An Onion Assault at Tondou Ramen

Tondou RamenLocation: 596 College Street, Toronto
Website: https://www.tondouramentoronto.com/

I noticed after the fact that Tondou Ramen bills itself as “the one and only Okinawan restaurant in Toronto.”  That being the case, I probably should have ordered the Okinawa soba instead of the shio ramen.  Oh well.

Tondou Ramen

Still, the shio ramen was mostly quite tasty, with a fairly large caveat that, to be fair, mostly applies to me and weirdos like me.  Specifically: people who hate raw onion.

Tondou Ramen

I’m a card-carrying raw onion hater, so you can take all of my opinions on the matter with a grain of salt, but the ramen here was a bit much.  It’s topped with the usual green onion (which I’m normally okay with) along with a generous amount of sliced white onions, and it’s onion overload.

Tondou Ramen

The problem is that the soup itself, which the menu describes as a “light chicken broth,” has such a subtle flavour that it can’t help but be overwhelmed by the raw onion assault.  It’s all you can taste.  It completely overpowers the delicate broth.

Tondou Ramen

Still, everything else about the bowl was quite good, particularly the perfectly chewy fresh noodles.

I also tried the takoyaki (A.K.A. octopus balls), which was very good; oddly, the balls are deep fried (is that an Okinawan thing?), which gives them a delightfully crisp exterior.

Oji Seichi Might Just Serve the Best Ramen in the City

Oji SeichiLocation: 354 Broadview Avenue, Toronto
Website: https://www.ojiseichi.com/

Oji Seichi is the brainchild of Mitch Bates; he was previously the chef at Grey Gardens and the sadly defunct Momofuku Shoto, and in case those credits aren’t enough to tell you that the guy knows what he’s doing, let me tell you: the guy knows what he’s doing.  Based on my recent visit, the ramen at Oji Seichi might just be the best in the city?  It’s right up there, that’s for sure.

The menu also features an assortment of sandwiches, and I’m sure those are delicious too (how could they not be, given the quality of the ramen?), but trust me — you need to get the ramen.

Oji Seichi

The classic ramen features a broth made with chicken, pork, and seafood (a vegetarian option is also available) and comes in either shio or shoyu.  I got shio, and holy moly it was so good.

The broth is (mostly) perfect.  It’s a bit too greasy (your lips feel slick with grease almost immediately), but other than that, it’s outstanding.   It’s lighter than the rich tonkotsu style of ramen that’s so common in the GTA, but it’s absolutely exploding with flavour.  It’s got a deep roasty/meaty flavour that’s abundantly satisfying, with a subtle seafoody kick that hums along in the background without ever calling attention to itself.  It’s also lightly smoky, but again, in a way that complements all the other flavours in the bowl so well.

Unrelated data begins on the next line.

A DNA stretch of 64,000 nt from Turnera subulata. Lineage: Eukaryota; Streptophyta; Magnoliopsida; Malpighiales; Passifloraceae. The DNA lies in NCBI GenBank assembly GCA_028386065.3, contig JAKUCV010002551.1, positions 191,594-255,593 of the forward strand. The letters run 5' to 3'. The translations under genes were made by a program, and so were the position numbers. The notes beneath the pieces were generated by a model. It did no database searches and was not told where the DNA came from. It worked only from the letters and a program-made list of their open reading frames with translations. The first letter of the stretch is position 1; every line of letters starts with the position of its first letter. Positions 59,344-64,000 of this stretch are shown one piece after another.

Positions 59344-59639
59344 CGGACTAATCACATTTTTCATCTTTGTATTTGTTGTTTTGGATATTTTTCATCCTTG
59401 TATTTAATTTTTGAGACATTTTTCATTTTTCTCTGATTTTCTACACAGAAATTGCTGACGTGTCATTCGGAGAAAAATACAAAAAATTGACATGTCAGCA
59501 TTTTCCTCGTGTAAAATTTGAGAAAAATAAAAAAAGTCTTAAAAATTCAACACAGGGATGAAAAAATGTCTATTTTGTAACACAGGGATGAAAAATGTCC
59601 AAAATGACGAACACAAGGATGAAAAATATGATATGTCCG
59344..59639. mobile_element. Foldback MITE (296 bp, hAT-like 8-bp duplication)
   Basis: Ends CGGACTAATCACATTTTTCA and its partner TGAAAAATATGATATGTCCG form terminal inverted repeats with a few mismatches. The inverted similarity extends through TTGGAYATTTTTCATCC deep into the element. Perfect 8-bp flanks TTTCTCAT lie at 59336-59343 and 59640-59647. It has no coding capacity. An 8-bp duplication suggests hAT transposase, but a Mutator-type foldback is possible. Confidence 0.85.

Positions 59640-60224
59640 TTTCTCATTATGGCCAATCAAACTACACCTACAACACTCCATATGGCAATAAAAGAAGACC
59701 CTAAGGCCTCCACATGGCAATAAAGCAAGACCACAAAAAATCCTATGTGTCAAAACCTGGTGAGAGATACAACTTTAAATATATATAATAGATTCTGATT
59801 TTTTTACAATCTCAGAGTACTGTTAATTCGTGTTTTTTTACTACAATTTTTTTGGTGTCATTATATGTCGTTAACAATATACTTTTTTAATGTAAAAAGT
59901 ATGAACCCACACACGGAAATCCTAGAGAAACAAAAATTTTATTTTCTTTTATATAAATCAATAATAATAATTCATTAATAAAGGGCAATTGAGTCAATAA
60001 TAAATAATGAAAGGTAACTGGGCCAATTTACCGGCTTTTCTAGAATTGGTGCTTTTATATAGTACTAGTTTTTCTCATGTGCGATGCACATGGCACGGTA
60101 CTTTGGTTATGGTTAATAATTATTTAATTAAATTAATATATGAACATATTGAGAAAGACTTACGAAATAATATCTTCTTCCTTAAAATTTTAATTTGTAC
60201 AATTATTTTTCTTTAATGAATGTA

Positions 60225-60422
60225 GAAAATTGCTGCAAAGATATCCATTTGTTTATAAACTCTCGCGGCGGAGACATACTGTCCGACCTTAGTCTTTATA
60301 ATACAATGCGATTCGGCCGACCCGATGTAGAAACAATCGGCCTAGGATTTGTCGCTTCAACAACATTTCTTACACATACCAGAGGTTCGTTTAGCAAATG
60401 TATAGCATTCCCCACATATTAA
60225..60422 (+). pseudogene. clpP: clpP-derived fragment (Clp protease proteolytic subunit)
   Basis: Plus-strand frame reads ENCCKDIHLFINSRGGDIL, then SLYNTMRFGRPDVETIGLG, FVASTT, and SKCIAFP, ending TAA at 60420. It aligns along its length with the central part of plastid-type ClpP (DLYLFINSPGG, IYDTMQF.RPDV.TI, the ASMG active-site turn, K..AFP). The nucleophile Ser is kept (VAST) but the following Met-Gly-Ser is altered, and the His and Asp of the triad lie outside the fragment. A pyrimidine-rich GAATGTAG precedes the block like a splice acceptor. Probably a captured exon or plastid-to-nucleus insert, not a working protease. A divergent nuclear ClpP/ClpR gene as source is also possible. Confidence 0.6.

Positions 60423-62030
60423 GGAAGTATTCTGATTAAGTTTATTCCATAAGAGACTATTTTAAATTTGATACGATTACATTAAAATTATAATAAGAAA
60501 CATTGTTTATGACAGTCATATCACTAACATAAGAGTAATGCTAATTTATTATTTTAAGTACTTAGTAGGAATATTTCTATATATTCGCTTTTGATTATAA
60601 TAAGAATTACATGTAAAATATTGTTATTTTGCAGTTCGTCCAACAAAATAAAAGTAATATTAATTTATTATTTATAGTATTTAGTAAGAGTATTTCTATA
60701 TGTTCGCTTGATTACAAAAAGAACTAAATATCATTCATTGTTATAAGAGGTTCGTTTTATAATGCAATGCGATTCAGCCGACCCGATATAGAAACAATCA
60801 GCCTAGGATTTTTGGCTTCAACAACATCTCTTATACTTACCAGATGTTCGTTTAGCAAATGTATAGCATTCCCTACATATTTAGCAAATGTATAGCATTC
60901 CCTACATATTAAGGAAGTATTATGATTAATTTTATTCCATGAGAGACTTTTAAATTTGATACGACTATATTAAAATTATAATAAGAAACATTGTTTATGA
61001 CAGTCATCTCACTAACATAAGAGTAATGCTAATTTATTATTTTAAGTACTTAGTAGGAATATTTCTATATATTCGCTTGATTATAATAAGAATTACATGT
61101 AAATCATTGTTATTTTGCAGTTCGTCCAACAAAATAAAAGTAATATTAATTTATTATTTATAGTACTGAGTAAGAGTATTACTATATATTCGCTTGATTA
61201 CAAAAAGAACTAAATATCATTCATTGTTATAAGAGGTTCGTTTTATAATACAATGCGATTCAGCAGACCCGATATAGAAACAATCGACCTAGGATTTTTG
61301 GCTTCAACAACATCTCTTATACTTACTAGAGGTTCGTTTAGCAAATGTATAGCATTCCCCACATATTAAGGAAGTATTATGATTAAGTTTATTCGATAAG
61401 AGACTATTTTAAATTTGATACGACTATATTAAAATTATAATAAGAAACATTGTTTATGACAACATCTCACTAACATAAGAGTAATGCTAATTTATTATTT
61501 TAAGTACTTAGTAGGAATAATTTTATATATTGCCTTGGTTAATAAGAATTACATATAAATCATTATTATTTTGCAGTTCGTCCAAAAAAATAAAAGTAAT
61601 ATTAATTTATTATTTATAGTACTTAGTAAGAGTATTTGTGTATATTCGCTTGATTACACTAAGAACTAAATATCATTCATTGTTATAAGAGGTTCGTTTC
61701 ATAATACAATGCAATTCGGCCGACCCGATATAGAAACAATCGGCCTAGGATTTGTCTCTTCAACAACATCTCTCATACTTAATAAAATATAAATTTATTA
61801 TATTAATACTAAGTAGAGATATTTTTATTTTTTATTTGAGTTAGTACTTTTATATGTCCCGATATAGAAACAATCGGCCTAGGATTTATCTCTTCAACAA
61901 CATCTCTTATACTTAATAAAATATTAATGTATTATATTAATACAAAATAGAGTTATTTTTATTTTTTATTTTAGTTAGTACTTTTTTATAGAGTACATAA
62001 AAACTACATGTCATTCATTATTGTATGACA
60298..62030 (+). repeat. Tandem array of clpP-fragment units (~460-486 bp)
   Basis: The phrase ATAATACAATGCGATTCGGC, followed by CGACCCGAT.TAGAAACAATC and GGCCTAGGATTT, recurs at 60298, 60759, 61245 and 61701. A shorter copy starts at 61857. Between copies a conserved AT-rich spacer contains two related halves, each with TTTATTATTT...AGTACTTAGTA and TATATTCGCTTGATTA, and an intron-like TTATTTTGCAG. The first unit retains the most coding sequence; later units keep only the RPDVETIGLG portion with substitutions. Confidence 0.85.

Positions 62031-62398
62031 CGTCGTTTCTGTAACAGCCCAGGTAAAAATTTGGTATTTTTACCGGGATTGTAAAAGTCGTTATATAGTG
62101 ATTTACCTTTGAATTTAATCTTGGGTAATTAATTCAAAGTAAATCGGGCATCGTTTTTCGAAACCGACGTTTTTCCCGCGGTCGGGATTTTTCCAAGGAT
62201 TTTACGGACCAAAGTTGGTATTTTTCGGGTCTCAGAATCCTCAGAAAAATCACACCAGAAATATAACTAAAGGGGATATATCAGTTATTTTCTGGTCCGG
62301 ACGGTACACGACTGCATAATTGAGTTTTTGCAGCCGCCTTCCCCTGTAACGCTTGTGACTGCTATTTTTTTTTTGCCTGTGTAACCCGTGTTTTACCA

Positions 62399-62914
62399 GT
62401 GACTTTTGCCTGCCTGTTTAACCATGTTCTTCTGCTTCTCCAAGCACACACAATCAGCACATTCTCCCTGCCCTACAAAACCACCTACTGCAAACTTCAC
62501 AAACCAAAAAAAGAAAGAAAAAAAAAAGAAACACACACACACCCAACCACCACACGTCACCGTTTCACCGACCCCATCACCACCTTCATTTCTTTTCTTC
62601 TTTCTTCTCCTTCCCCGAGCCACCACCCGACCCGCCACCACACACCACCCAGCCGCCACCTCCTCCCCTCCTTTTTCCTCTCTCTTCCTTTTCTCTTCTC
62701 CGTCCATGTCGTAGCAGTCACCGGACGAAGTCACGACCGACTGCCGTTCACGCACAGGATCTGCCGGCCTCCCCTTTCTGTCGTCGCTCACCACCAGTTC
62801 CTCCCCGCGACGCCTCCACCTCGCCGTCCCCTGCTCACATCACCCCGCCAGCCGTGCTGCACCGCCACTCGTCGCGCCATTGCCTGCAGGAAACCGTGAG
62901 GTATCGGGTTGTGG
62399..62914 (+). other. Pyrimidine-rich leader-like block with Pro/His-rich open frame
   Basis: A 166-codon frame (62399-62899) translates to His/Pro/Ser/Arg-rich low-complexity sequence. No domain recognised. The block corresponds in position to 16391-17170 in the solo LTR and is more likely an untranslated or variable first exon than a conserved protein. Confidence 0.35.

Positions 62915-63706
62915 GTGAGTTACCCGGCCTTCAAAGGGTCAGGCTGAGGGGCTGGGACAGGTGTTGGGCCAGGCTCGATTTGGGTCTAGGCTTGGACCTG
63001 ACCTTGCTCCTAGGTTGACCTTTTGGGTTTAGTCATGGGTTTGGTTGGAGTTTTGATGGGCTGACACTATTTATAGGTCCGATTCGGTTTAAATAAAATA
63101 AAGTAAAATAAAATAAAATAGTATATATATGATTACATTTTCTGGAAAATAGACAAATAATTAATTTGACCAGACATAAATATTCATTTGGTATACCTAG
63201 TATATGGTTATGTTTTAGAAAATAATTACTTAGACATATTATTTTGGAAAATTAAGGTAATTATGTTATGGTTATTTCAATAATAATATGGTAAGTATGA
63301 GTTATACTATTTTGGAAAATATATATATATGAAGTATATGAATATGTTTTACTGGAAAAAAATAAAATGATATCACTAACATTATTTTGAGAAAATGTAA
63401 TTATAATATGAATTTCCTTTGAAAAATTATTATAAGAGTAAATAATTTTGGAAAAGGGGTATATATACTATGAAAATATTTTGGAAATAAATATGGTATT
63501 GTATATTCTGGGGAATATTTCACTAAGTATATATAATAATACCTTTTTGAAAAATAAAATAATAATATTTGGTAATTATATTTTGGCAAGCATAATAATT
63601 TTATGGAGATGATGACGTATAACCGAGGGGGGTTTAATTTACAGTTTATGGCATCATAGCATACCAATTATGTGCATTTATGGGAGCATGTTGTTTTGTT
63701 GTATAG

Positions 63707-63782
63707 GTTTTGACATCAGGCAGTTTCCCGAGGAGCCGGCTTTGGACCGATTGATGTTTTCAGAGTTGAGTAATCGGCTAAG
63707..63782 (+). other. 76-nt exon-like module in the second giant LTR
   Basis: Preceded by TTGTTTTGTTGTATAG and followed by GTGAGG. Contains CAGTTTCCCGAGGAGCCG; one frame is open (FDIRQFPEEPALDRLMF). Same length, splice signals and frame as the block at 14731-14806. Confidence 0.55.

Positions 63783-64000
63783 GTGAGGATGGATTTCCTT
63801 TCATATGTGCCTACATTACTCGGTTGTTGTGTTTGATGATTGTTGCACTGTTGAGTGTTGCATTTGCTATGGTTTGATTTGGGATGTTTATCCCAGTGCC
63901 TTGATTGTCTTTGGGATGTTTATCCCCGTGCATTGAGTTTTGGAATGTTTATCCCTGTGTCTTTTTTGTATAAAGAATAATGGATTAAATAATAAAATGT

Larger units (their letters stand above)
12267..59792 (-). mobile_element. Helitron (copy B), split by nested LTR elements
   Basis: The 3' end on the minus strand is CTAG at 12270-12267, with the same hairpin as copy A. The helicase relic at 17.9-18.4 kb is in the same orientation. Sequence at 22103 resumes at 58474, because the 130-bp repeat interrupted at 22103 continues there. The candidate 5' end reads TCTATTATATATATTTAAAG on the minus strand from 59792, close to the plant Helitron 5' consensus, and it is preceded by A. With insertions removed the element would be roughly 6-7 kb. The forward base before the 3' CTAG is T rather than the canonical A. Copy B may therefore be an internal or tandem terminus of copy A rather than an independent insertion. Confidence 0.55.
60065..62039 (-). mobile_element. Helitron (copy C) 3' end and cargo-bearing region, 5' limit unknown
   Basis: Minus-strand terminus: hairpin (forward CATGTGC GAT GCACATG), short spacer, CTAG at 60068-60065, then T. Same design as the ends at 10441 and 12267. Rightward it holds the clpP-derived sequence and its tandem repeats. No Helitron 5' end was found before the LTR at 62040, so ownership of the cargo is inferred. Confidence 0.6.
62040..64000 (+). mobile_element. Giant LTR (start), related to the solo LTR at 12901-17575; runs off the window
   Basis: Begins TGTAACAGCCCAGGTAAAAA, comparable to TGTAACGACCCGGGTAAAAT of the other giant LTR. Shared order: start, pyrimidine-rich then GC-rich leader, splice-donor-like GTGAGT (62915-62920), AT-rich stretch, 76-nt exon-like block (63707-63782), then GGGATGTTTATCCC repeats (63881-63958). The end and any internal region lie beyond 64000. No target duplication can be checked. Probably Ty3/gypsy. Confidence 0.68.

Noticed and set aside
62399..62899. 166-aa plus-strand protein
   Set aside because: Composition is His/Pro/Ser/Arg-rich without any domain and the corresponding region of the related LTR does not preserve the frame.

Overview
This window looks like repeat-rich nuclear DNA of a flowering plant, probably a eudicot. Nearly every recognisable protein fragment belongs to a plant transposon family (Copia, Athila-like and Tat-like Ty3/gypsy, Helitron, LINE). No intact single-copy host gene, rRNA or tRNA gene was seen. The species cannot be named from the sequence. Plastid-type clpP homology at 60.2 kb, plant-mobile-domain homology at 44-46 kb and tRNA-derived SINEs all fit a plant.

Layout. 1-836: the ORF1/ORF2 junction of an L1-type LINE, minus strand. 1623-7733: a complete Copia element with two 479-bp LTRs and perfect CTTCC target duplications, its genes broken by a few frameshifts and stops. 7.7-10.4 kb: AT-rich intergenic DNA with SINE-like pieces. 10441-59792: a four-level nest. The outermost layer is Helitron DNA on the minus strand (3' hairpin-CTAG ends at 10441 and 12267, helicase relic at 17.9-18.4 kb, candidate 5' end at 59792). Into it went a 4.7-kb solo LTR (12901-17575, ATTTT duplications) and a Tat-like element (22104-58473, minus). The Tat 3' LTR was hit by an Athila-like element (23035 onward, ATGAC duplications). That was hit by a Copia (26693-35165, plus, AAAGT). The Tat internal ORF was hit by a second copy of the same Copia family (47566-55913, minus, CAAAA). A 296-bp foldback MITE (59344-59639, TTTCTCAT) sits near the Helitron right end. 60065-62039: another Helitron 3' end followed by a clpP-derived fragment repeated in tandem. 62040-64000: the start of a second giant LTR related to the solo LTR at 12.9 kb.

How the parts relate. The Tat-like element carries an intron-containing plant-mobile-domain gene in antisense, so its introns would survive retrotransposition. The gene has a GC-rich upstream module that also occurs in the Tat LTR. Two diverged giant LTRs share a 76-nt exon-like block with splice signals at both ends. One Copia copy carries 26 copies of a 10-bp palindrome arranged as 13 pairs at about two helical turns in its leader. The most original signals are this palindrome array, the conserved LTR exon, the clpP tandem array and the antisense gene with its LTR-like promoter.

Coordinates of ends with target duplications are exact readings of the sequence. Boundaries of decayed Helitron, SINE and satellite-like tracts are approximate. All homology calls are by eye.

I’ve mentioned this before, but the best bowls of ramen have this magical ability to keep revealing something new with each mouthful, and this is definitely that.  The flavours are not subtle, but it absolutely never feels one-note or tiresome.

Oji Seichi

They make their noodles in house, and like the rest of the bowl, they’re top-notch; they’re perfectly chewy and have a very subtle, almost nutty flavour.  So good.

The toppings are outstanding, too.  The egg looks like it might be a bit undercooked in the photo, but trust me: it’s great.  Perfectly jammy yolk, super flavourful — my only complaint is that the bowl comes with half an egg and I needed about a million of them.

And the chashu, with its silky, melt-in-your-mouth texture, is even better.  They finish it on the grill to give it a smoky flavour, and good god I want to dive into a swimming pool filled with the stuff like Scrooge McDuck but with pork belly instead of money.  Crazy good.

Delicious Pork Bone Soup at Mapo Gamjatang

Mapo GamjatangLocation: 4916 Yonge Street, North York
Website: https://www.mapocanada.com/

Gamjatang (A.K.A. pork bone soup) is one of those dishes that might sound a bit intimidating on paper, since the bones in question come from the spine of the pig, which isn’t exactly a common cut of meat.  But it’s so good.

Mapo Gamjatang

(I was about to say “done well, it’s so good” but then I realized that I’ve never had a bad version of this dish.  I’m sure they’re out there, but I guess it’s hard to completely mess up, because it’s always tasty.)

Mapo Gamjatang

The version at Mapo Gamjatang was especially delicious, with a super flavourful broth and surprisingly generous (and ultra-tender) chunks of pork.  Sometimes you have to work hard to find the meat on the bones in this dish, but this particular version featured a shocking amount of tasty pork.  It’s delightful.